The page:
0
\$\begingroup\$

I have three conditions like the following:

if (IsAllTriggersRequired && meterFlag && workFlag && timeFlag)
{
    result.Add(new TodayTaskTest { Code = item1.Code, Id = item1.Id, Title = item1.Title });
}
else if (!IsAllTriggersRequired && (meterFlag || workFlag || timeFlag))
{
    result.Add(new TodayTaskTest { Code = item1.Code, Id = item1.Id, Title = item1.Title });
}

if ((IsAllTriggersRequired && meterFlag && workFlag && timeFlag) ||(!IsAllTriggersRequired && (meterFlag || workFlag || timeFlag)))
{
    result.Add(new TodayTaskTest { Code = item1.Code, Id = item1.Id, Title = item1.Title });
}

bool isAdd = false;

if (IsAllTriggersRequired && meterFlag && workFlag && timeFlag)
    isAdd = true;
else if (!IsAllTriggersRequired && (meterFlag || workFlag || timeFlag))
    isAdd = true;

if (isAdd)
    result.Add(new TodayTaskTest { Code = item1.Code, Id = item1.Id, Title = item1.Title });

In the second one, can I avoid repeating the same code?

\$\endgroup\$
2
  • \$\begingroup\$ Write the condition in terms of what it means in terms of your business rules, problem domain, user perspective. Next I'd have a final "else" if only to trap errors. Next, #2 is the worst of the 3 for readability. #3 is next worst - "isAdd"; add what? Again, use the "business" terminology. \$\endgroup\$
    – radarbob
    Jan 3, 2017 at 13:43
  • 2
    \$\begingroup\$ Please state the purpose of this code in the title, as required by the How to Ask guidelines. Also provide adequate context (ideally an entire function or class) so that we may advise you properly. What are these flags in the code? \$\endgroup\$ Jan 3, 2017 at 15:05

3 Answers 3

7
\$\begingroup\$

I would suggest to add two more intermediate variables:

var allTriggersAvailable = meterFlag && workFlag && timeFlag;
var anyTriggerAvailable = meterFlag || workFlag || timeFlag;

if (allTriggersAvailable || (!IsAllTriggersRequired && anyTriggerAvailable))
{
    result.Add(new TodayTaskTest { Code = item1.Code, Id = item1.Id, Title = item1.Title });
}
\$\endgroup\$
0
3
\$\begingroup\$

You could use a little linq to make it slightly more documenting:

var triggers = new[] { meterFlag, workFlag, timeFalg };
var addToResults = AllTriggersRequired ? flags.All(x => x) : flags.Any(x => x);

if(addToResults) 
{
     result.Add(new TodayTaskTest() 
     { 
         Code = item1.Code,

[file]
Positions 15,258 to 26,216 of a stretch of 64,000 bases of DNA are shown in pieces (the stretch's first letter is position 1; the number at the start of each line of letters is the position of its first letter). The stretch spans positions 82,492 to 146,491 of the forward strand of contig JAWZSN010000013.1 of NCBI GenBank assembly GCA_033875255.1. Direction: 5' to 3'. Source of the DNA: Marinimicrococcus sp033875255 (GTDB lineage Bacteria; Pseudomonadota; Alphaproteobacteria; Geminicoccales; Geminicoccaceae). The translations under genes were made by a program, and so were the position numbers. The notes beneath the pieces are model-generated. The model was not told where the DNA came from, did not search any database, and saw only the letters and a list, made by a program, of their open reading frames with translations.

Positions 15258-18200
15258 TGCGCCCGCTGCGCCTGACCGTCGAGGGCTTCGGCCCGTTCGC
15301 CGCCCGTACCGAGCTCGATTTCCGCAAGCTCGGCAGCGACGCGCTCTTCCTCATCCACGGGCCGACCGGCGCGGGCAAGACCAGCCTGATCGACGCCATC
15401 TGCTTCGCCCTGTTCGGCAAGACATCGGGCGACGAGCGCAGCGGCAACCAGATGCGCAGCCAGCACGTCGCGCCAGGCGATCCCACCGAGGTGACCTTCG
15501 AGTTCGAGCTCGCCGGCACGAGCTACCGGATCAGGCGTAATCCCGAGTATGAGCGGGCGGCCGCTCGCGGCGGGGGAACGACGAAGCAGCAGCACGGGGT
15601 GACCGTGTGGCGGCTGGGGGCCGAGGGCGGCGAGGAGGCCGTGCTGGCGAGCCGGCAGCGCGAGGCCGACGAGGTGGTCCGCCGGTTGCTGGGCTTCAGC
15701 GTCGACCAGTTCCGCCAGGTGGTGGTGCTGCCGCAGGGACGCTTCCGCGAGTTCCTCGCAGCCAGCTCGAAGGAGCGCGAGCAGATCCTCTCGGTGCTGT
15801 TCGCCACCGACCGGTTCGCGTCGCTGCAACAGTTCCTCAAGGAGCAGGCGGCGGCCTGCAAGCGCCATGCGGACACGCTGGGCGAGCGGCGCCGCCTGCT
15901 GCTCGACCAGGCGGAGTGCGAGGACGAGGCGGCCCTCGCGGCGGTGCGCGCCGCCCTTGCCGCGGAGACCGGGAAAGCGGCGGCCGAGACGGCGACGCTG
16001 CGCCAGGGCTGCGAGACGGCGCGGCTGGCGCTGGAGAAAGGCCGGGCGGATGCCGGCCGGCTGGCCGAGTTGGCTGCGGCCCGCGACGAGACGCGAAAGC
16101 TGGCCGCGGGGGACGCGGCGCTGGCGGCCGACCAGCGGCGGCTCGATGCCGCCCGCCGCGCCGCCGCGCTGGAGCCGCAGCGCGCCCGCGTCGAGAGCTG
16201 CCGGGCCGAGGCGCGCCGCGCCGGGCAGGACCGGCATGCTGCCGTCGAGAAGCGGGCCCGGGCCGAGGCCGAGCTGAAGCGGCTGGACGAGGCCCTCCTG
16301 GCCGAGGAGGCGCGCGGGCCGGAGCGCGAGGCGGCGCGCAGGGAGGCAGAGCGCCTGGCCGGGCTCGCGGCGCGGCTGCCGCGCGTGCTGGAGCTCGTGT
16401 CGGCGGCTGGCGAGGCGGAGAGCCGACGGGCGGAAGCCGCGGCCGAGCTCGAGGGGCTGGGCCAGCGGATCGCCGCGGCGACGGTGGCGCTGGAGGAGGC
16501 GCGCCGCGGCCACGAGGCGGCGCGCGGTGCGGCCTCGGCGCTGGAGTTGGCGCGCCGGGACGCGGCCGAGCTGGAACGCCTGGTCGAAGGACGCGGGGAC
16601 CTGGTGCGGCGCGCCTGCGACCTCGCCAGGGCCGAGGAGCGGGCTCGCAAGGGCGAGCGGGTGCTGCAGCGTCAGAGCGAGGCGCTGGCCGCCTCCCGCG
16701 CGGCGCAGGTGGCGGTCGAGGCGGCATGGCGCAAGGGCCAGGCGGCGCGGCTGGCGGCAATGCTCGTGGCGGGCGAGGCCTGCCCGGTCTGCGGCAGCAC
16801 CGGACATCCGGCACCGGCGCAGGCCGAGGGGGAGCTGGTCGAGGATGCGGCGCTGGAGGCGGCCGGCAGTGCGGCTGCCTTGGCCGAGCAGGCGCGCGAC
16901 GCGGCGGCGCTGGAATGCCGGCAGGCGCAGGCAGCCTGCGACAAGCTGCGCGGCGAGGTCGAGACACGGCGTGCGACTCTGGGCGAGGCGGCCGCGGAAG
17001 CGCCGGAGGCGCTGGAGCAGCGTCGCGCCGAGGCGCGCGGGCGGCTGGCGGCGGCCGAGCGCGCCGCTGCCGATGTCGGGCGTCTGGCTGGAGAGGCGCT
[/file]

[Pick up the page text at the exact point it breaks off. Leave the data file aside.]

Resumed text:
Id = item1.Id,
         Title = item1.Title 
     });
}

Might be slightly less performant than other suggestions but would be easier to extend if you added more flags in future.

\$\endgroup\$
3
  • 2
    \$\begingroup\$ This is less readable to me. \$\endgroup\$
    – 404
    Jan 3, 2017 at 16:15
  • 2
    \$\begingroup\$ Slower, uglier, non-idomatic, completely over-engineered. \$\endgroup\$ Jan 3, 2017 at 16:18
  • 1
    \$\begingroup\$ I like it and you'll get +1 from me for a different point of view. \$\endgroup\$
    – t3chb0t
    Jan 3, 2017 at 16:45
1
\$\begingroup\$

I mostly agree with JanDotNet, however in the Refactoring and 'Becoming a better programmer' books it's recommended NOT to use variables to hold conditional expressions but rather separate them out into their own functions/methods.

Do note that this code will not work unless the *Flag are member variables and not local ones.

if (AllFlagsTriggered() || (!IsAllTriggersRequired && AnyFlagTriggered()))
{
    result.Add(new TodayTaskTest { 
        Code = item1.Code,
        Id = item1.Id,
        Title = item1.Title
    });
}

bool AllFlagsTriggered() {
    return (meterFlag && workFlag && timeFlag);
}

bool AnyFlagTriggered() {
    return (meterFlag || workFlag || timeFlag);
}

Notice I removed the check for IsAllTriggersRequired, there's no reason to check the truth to that variable as either way the condition will evaluate to true.

\$\endgroup\$
2
  • 1
    \$\begingroup\$ This only makes sense if those conditions need to be tested in multiple places (to reduce code duplication). If there's only one place where they are tested, this just makes the code less readable because you have to go find that function to see what it does. Choosing a descriptive name for the condition variable satisfies the motivation behind extracting it into a function. \$\endgroup\$ Jan 3, 2017 at 16:05
  • \$\begingroup\$ I kinda agree, but to me, it makes it more readable plus the OP said he has 3 conditionals and listed them (he never indicated if he was using all 3). Functions should tell you what they do I can quickly look at AllFlagsTriggered and know all flags must be triggered, now it's not a great description because it doesn't say what flags it's checking perhaps should use AreAllFlagsTriggered to indicate it's a boolean type. But I'd personally use an ENUM with the FLAGS attribute to improve code readability, but that isn't what the OP asked for, he asked to remove duplicate code. \$\endgroup\$ Jan 3, 2017 at 16:25

Your Answer

By clicking “Post Your Answer”, you agree to our terms of service and acknowledge you have read our privacy policy.

Not the answer you're looking for? Browse other questions tagged or ask your own question.